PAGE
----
Page last updated at 09:33 GMT, Thursday, 14 January 2010

Doubts raised over train brakes

Locomotive. Image: Andrew Smith
The locomotive and six wagons derailed

Brakes on a train that derailed in the Highlands had not performed as well as they should have the Rail Accident Investigation Branch (RAIB) has said.

The locomotive was travelling at about 60mph when it overshot a run-out, a short length of track designed to divert trains from Carrbridge station.

Six of the 10 flat bed wagons carrying containers the engine was pulling also derailed in the incident on 4 January.

The RAIB said the brakes and effects of bad weather were being investigated.

In a statement, the branch said: "The driver and a technician who was travelling with the train received minor injuries. Major damage was caused to the railway infrastructure.

"An initial review of the evidence suggests that the braking performance of the train was below that expected of a train of its type.

"The weather at the time was poor, with a layer of snow over the head of the rail, heavy falling snow and extreme freezing temperatures.

"This investigation will take into account any other instances of poor braking performance during extreme winter conditions."

Print Sponsor

Site of train derailment reopened
12 Jan 10 |  Highlands and Islands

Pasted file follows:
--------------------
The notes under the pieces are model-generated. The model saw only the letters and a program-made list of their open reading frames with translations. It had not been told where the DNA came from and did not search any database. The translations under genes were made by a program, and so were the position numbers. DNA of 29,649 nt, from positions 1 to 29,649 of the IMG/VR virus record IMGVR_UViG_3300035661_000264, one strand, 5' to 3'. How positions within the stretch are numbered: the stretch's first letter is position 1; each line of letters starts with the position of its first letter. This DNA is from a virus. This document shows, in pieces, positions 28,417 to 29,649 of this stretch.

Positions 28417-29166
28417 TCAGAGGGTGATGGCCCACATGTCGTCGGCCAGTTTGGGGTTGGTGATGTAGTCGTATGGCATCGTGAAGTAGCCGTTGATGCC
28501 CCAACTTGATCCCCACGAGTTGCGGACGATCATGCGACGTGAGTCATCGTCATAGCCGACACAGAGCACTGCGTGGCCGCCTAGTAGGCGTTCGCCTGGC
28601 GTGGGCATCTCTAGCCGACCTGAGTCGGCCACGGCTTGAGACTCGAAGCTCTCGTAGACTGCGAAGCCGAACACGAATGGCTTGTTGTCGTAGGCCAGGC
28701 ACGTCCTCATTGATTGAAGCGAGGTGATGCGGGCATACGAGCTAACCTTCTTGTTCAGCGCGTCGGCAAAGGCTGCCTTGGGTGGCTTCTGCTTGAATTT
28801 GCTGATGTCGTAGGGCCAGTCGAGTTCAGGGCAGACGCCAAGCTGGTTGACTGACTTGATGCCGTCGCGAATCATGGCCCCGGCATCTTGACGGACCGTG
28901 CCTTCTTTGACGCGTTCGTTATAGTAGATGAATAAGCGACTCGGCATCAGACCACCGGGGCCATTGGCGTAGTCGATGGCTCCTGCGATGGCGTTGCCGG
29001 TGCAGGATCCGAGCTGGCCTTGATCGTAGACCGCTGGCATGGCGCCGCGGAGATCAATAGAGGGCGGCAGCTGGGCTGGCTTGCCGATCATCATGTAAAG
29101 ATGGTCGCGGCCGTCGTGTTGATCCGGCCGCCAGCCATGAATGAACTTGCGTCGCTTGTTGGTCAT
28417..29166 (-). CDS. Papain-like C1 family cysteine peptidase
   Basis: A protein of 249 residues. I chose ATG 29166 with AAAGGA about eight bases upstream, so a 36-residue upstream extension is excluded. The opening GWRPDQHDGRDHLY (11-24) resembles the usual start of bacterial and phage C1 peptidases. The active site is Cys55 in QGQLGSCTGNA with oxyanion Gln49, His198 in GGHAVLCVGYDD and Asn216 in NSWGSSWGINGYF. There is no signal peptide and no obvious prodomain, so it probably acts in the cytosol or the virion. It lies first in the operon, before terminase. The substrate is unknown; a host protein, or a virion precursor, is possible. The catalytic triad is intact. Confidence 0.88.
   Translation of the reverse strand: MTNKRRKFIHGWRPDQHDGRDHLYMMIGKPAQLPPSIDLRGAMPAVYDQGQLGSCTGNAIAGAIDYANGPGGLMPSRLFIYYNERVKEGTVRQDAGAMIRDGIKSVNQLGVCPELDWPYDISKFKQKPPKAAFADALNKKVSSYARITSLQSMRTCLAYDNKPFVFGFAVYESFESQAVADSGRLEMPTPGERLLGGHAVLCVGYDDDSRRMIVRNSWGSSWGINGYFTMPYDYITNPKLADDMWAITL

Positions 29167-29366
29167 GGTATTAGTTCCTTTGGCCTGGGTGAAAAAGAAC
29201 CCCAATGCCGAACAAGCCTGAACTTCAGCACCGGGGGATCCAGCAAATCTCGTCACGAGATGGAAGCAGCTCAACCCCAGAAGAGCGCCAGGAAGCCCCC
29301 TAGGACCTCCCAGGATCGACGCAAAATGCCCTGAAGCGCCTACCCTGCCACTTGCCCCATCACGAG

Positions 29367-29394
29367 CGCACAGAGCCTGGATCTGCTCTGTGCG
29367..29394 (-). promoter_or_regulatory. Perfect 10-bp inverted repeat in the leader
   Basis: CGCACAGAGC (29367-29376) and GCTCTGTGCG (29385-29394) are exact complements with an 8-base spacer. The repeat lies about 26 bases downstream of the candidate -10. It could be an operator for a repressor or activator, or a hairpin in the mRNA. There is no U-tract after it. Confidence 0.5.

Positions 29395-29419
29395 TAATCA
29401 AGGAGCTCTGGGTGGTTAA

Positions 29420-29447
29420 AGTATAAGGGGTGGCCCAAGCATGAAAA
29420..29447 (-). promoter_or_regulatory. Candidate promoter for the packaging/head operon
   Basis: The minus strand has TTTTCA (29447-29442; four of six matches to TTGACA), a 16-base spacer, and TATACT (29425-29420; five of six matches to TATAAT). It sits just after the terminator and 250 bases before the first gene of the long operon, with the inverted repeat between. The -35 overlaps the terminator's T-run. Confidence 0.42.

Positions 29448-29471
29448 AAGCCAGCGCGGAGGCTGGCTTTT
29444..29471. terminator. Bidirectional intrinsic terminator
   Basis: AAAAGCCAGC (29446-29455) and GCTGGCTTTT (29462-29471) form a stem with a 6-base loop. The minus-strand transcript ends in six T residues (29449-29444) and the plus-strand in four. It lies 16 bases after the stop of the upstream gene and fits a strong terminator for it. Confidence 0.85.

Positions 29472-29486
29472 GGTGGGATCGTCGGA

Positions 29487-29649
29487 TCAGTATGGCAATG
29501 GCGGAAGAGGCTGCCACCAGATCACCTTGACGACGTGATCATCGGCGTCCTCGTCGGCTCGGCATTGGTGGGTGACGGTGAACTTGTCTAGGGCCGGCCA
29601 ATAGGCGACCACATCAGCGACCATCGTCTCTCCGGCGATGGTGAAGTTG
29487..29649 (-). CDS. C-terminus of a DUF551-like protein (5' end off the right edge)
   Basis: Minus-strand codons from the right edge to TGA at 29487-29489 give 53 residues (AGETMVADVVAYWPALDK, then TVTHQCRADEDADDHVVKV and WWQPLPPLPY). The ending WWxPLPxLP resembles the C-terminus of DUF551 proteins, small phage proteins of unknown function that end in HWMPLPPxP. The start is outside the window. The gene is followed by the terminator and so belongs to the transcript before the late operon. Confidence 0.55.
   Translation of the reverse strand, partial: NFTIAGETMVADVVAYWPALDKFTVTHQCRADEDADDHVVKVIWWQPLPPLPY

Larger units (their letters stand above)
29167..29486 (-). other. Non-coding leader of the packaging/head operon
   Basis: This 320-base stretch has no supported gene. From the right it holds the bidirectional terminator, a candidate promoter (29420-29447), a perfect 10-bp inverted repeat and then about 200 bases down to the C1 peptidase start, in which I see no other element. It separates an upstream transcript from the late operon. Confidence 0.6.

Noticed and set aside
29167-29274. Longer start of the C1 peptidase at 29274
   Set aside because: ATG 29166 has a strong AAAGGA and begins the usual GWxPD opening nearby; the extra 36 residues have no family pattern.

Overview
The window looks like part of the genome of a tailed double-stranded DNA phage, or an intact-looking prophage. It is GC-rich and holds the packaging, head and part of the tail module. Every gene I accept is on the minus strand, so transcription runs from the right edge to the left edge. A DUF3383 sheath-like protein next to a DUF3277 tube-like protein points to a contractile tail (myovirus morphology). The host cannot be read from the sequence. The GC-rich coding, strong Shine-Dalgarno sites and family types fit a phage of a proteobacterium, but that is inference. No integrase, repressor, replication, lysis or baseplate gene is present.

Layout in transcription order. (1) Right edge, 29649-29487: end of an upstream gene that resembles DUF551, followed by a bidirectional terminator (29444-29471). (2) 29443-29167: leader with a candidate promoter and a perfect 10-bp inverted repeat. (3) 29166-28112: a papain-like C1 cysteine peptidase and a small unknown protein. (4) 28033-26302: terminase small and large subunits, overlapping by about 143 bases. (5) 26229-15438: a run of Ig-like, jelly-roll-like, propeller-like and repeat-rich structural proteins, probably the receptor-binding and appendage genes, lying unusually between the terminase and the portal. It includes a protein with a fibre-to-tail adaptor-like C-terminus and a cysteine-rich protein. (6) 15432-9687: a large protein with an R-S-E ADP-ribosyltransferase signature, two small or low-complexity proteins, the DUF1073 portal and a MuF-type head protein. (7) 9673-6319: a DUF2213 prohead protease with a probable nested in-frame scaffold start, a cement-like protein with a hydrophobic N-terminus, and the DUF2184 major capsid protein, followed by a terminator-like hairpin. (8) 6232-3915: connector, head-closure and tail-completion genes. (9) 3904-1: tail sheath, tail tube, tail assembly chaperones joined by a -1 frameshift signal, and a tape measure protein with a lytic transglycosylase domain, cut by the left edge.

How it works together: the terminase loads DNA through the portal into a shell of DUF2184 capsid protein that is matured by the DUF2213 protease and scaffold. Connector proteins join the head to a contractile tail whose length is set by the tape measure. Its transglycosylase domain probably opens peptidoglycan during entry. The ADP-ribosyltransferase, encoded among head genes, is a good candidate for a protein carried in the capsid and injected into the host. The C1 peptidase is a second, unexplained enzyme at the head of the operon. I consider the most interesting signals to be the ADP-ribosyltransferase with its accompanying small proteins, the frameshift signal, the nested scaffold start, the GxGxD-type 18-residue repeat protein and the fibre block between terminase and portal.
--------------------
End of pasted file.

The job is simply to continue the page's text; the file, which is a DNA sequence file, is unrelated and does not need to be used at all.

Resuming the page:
Damaged track 'to open next week'
07 Jan 10 |  Highlands and Islands
Snow derailment problems continue
05 Jan 10 |  Highlands and Islands
Rail disruption as train derails
04 Jan 10 |  Highlands and Islands
Train derails in wintry weather
05 Jan 10 |  Scotland

The BBC is not responsible for the content of external internet sites

Herald Scotland Drifting snow closes Highland ski slopes - 2 hrs ago
Get Surrey More snow brings further disruption - 7 hrs ago

Has China's housing bubble burst?
How the world's oldest clove tree defied an empire
Why Royal Ballet principal Sergei Polunin quit


Sign in

BBC navigation

Copyright © 2017 BBC. The BBC is not responsible for the content of external sites. Read more.

This page is best viewed in an up-to-date web browser with style sheets (CSS) enabled. While you will be able to view the content of this page in your current browser, you will not be able to get the full visual experience. Please consider upgrading your browser software or enabling style sheets (CSS) if you are able to do so.

Americas Africa Europe Middle East South Asia Asia Pacific